Pope Francis urges Biden to 'respect rights, dignity of every person'

Former Vice President Joe Biden meeting with Pope Francis in a photo that was part of a Biden presidential campaign ad uploaded to YouTube on Sept. 28, 2020.
Former Vice President Joe Biden meeting with Pope Francis in a photo that was part of a Biden presidential campaign ad uploaded to YouTube on Sept. 28, 2020. | YouTube/Joe Biden

In a letter to President Joe Biden, Pope Francis urged the new commander-in-chief to "respect the rights and dignity of every person," including "those who have no voice."

According to the Vatican, the pontiff opened his letter to Biden, who was sworn in as the 46th President of the United States Wednesday, by saying: "On the occasion of your inauguration as the forty-sixth president of the United States of America, I extend cordial grand wishes and the assurance of my prayers that Almighty God will grant you wisdom and strength in the exercise of your high office." 

Biden is the second Catholic to serve as President of the United States. While Biden has spoken openly about his faith and made it a campaign issue, he has come under criticism from Catholic leaders over his support for abortion, which Catholic doctrine teaches is a grave evil. In one case, a Catholic priest in South Carolina refused to give then-candidate Biden communion, citing his abortion advocacy.

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On the campaign trail, Biden vowed to codify Roe v. Wade, the 1973 U.S. Supreme Court decision that legalized abortion nationwide, into federal law. The president also promised to rescind the Mexico City Policy, which prevents the use of taxpayer dollars to fund overseas programs that promote or perform abortions and reverse a Trump administration rule that prevented facilities that received federal family planning funds from promoting or performing abortions.

Biden's embrace of the aforementioned policies led the pro-life Susan B. Anthony List to describe the Biden-Harris ticket as the "most pro-abortion presidential ticket in American history."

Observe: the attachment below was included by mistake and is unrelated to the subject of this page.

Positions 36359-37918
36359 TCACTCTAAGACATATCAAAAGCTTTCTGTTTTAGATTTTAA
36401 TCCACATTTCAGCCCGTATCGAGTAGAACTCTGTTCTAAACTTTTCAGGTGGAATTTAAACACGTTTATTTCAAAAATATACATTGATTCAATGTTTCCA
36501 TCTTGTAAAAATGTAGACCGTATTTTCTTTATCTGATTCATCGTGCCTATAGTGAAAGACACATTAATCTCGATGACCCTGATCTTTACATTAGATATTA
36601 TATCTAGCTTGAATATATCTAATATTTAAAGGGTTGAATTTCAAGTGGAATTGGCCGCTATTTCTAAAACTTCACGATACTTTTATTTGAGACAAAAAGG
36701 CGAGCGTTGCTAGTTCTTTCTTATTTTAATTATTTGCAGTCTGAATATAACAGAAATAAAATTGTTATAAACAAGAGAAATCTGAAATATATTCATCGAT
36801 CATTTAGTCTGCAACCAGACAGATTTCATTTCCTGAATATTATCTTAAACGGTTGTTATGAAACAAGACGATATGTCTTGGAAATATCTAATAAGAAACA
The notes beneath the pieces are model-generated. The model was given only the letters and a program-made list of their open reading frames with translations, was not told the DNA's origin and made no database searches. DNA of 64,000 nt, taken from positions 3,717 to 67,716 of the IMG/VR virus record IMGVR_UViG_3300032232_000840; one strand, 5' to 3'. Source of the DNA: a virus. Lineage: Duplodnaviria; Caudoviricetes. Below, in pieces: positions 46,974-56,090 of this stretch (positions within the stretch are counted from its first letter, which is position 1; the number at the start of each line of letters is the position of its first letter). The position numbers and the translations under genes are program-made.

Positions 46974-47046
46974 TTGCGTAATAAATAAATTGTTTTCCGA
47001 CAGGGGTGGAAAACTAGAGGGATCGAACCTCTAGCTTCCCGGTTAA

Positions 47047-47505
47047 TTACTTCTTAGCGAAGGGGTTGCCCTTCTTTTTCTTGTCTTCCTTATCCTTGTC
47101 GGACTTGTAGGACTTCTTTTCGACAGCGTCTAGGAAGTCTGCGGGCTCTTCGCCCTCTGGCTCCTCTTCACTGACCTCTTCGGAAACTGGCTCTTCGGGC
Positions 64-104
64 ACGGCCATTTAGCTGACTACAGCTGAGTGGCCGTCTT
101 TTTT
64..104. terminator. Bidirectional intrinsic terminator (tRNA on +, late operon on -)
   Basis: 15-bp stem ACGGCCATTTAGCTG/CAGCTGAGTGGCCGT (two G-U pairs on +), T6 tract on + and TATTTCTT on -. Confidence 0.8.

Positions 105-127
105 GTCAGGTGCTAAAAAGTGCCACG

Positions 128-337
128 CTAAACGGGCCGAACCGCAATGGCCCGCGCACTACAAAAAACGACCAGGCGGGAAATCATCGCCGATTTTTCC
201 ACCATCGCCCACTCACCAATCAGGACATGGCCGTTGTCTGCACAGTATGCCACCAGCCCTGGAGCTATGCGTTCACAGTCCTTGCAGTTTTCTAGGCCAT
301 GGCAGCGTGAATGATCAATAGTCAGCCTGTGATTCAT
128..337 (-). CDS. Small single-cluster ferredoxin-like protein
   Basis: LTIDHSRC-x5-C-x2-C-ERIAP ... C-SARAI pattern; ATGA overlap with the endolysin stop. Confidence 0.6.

After winning the election, Biden announced California Attorney General Xavier Becerra, an outspoken abortion advocate, as his pick to lead the Department of Health and Human Services. Biden's chief of staff Ron Klain once referred to himself as a "soldier" in the pro-abortion group NARAL's "army." 

Pope Francis did not bring up the topic of abortion directly in his letter but he did pray that Biden's "decisions would be guided by a concern for building a society marked by authentic justice and freedom, together with unfailing respect for the rights of every person, especially the poor, the vulnerable and those who have no voice." 

Additionally, Francis expressed hope that "under your leadership, may the American people continue to draw strength from the lofty political, ethical and religious values that have inspired the nation since its founding."

"I likewise ask God, the source of all wisdom and truth, to guide your efforts to foster understanding, reconciliation and peace within the United States and among the nations of the world in order to advance the common good. With these sentiments, I willingly invoke upon you and your family and the beloved American people an abundance of blessings."

Following the media's projection that Biden was the winner of the 2020 presidential election, Francis called to congratulate the Democrat leader for his election victory.

Speaking about the meeting, the Biden-Harris transition team sent out a press release maintaining that "the President-elect thanked His Holiness for extending his blessings and congratulations and noted his appreciation for His Holiness' leadership, in promoting peace, reconciliation, and the common bonds of humanity around the world." 

According to the campaign, Biden "expressed his desire to work together on the basis of a shared belief in the dignity and equality of all humankind on issues such as caring for the marginalized and the poor, addressing the crisis of climate change, and welcoming and integrating immigrants and refugees into our communities."

On his first day in office, Biden rejoined the Paris Climate Accord and ordered the continuing and strengthening of the DACA program, enabling immigrants who were brought to the U.S. illegally as children to remain in the country.  

While Biden met with the pope during his tenure as vice president, he is likely to meet again with the bishop of Rome in his new capacity as president. Francis, who has served as pope of the Roman Catholic Church since 2013, met with both of Biden's predecessors during their tenures in office.

He met with former President Donald Trump in May 2017 and met with former President Barack Obama, who Biden served under as vice president, on two occasions. The first meeting between Obama and Francis took place in 2014, when the president was on an overseas trip, and the second meeting took place in the U.S., when the pontiff visited Washington, D.C., and other U.S. cities.

During his visit to the U.S., Francis visited the Little Sisters of the Poor, a group of nuns fighting the Obamacare contraceptive mandate, which forced employers to cover employees' birth control in employer-sponsored healthcare plans. The Trump administration rescinded the Obamacare contraceptive mandate but Biden has pledged to reinstate it. 

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